How to Make a Resume Stand Out
An employer will form a first impression of you based on your resume and use it to assess your fit for the job. Your resume is only one page long, so you must choose what information about yourself is most important. Remember that employers can ask you about anything you put on your resume, so be prepared to discuss the jobs, programs, and experience that you list. After you have created what you consider the best version of your resume, read this guide to make your resume truly stand out even more.
Polishing Your Resume Format
Be consistent.Your resume is a visual presentation of you professionally, and inconsistent formatting can distract your reader from understanding who you are. In addition, consistent formatting shows that you are neat and pay attention to detail.
- Use the same font throughout your resume. Times New Roman and Georgia are good serif fonts, and Arial and Calibri are good sans-serif fonts.
- Use the same size font throughout your resume: size 12. The one exception can be your name, located at the top of the page.
- Italicize, bold, and underline parallel items on your resume. For example, you can underline all the subtitles on your resume or italicize all contact information.
- Your font, font size, and other resume choices should match your cover letter and all other material you are sending in. Mismatching fonts or color schemes can distract a reader.
Double check your heading.The heading should have your name and contact phone number, email address, and physical address at the top of your resume.
- If you have a LinkedIn profile or website, include the URL.
- Make your heading visually appealing: you want your employer to be able to identify and contact you easily.
- If applicable, write a career objective that conveys your passion to work in the particular field or job. This career objective should connect your resume to the job you are applying for.
Make your resume computer-friendly.Many companies do not bother to print out resumes, so they must be able to read your resume on a computer screen.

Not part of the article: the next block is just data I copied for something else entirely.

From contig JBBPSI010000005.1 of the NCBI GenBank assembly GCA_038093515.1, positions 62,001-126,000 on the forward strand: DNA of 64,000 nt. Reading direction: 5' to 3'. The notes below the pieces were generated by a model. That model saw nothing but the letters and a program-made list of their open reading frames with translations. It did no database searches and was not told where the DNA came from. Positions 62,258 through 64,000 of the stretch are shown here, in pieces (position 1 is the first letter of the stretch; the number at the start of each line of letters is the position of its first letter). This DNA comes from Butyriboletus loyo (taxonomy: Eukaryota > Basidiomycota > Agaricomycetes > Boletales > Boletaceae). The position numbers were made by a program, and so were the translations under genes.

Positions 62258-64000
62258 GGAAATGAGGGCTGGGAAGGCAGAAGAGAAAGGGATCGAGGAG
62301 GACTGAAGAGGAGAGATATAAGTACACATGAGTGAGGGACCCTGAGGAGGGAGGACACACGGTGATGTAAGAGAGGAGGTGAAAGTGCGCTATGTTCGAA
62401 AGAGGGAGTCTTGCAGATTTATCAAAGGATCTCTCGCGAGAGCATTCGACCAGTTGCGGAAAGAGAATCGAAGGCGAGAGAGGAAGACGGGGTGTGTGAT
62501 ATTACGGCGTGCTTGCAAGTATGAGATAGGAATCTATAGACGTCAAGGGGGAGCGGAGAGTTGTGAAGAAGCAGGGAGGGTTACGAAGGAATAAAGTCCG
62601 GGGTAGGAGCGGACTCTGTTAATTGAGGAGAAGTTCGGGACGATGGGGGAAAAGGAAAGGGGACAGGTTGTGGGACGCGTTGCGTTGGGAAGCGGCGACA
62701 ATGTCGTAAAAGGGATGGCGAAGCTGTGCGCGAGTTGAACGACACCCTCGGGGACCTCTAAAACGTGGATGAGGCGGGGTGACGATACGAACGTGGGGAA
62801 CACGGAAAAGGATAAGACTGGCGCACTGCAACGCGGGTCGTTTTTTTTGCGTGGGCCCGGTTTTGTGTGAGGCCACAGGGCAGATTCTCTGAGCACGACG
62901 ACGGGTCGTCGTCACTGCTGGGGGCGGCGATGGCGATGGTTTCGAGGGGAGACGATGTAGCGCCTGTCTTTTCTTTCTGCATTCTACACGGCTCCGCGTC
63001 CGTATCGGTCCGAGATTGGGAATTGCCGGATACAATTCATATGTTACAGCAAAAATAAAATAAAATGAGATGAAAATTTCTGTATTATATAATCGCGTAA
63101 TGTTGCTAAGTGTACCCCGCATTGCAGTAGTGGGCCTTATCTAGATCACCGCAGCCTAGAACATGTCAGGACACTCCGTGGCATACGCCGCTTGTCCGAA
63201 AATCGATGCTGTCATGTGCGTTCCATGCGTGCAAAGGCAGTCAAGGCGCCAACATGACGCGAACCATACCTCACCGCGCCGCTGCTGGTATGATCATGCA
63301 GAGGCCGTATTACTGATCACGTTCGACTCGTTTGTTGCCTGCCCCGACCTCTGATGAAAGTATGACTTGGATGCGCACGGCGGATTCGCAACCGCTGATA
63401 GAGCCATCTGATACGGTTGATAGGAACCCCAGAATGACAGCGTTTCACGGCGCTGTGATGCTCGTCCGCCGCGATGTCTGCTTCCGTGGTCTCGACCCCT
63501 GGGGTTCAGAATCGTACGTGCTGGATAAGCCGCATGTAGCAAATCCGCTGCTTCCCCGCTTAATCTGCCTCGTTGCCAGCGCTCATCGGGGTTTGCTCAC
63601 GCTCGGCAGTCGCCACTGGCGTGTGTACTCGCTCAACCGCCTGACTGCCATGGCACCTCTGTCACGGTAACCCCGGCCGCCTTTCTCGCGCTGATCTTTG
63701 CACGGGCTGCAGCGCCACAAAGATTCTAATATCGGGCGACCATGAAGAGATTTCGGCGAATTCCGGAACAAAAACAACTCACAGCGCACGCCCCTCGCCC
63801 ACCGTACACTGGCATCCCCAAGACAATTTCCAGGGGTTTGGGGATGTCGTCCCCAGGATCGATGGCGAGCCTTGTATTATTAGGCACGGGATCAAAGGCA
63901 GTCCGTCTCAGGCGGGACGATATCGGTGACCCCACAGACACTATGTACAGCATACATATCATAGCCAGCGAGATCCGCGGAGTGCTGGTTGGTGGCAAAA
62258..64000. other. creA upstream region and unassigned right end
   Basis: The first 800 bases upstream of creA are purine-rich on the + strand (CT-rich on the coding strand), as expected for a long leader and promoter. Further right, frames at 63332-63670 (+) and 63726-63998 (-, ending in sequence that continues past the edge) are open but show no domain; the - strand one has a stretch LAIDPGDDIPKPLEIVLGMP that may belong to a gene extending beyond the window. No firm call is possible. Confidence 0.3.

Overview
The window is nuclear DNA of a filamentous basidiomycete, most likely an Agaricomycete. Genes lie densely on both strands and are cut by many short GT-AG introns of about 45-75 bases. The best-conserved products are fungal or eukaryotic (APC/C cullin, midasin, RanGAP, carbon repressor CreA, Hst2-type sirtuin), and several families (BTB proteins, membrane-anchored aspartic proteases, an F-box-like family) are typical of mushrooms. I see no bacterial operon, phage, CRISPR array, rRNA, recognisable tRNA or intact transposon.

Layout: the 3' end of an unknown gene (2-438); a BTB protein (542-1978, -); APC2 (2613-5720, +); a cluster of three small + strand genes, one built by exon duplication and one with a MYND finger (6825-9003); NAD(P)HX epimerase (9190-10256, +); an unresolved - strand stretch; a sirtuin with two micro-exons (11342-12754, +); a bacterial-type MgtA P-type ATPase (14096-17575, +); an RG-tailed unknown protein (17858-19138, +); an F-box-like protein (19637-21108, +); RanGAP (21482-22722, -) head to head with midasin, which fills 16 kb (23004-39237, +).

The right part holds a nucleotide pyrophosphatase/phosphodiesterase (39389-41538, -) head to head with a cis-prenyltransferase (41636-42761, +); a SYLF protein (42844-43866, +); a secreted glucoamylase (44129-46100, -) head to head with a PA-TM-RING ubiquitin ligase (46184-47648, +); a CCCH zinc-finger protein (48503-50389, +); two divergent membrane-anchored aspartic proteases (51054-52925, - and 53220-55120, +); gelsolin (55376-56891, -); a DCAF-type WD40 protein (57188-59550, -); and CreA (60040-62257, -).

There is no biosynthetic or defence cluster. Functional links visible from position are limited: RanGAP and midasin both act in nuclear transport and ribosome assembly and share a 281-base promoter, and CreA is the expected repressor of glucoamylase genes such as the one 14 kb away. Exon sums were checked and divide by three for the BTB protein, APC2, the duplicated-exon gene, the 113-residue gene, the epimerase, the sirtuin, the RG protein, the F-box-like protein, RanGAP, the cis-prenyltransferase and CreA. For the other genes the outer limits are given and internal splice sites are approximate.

- Most companies accept resumes in PDF or Microsoft Word file format, but you should double check before sending your resume in.
- If there are any URL’s listed on your resume, make them accessible hyperlinks and color them blue or black.
Fine-Tuning Your Content
Edit out irrelevant content.Your resume is only a page long, and so it should list activities that are directly relevant to the position in question.
- List activities on your resume according to relevance and significance for the job: most significant on top, and least significant near the bottom.
- Even if you are really good at something, if it is not relevant to the job and your resume is out of space, do not put it on your resume.
- Have someone proofread your resume. If he or she cannot tell immediately why a certain experience is relevant, either specify on your resume, or take the experience off your resume.
Link your resume to appropriate supplementary material.In your resume, you can reference previous projects or papers you have done. Make sure that the information in your resume is consistent with the actual project or paper. Especially for artistic disciplines, a portfolio is often included with a resume.
List activities you can speak about.Your resume is a written introduction to you, and an employer can ask you about anything you write there. Be prepared to justify to others every experience you put on your resume.
Include data on your success.For each experience, specifying how many products you shipped, how much money you fundraised, or other quantities can help an employer better understand your work experience. It helps your employer trust your resume.
- Being able to recall specific numbers shows you pay attention to detail and care about past performance.
- Only include the data of your outcomes if it was successful.
Perfecting Your Diction
Use spell check.Spelling and grammar errors are simple and necessary to fix. If you are unsure of the spelling of a word, use spell check on your computer or look it up in a dictionary.
- Spell proper nouns and names correctly. For example, it can be easy to misspell the names of people, institutions, awards, and locations.
Use action verbs.Edit your sentences so that your verbs are consistent and add color to your work experience.
- All verbs should be in the same tenses. Write about previous projects in the past tense, but the description of a job function or institution in the present tense.
- All verbs should be in the active, not passive, voice.
- Use verbs that match or are synonymous with some verbs on the job description you are applying for.
Read your resume out loud.If there are any words or phrases that do not flow naturally, try to rephrase your information to make it easier to read.
- Have as many people read your resume as possible. Preferably, these people are in the same industry or job function as what you’re applying for, and so they know what to expect.
- For a printed copy of your resume, use high quality, thick paper.
- Some employers cannot accept certain personal information on your resume for equal employment opportunity reasons, depending on your area’s employment laws. Know whether it is appropriate to include your birth date, a head shot, and gender.
- Know what characteristics the employee wants in its new hire: leadership, team collaboration, and attention to detail are a few examples. Try to emphasize these traits when describing your accomplishments.
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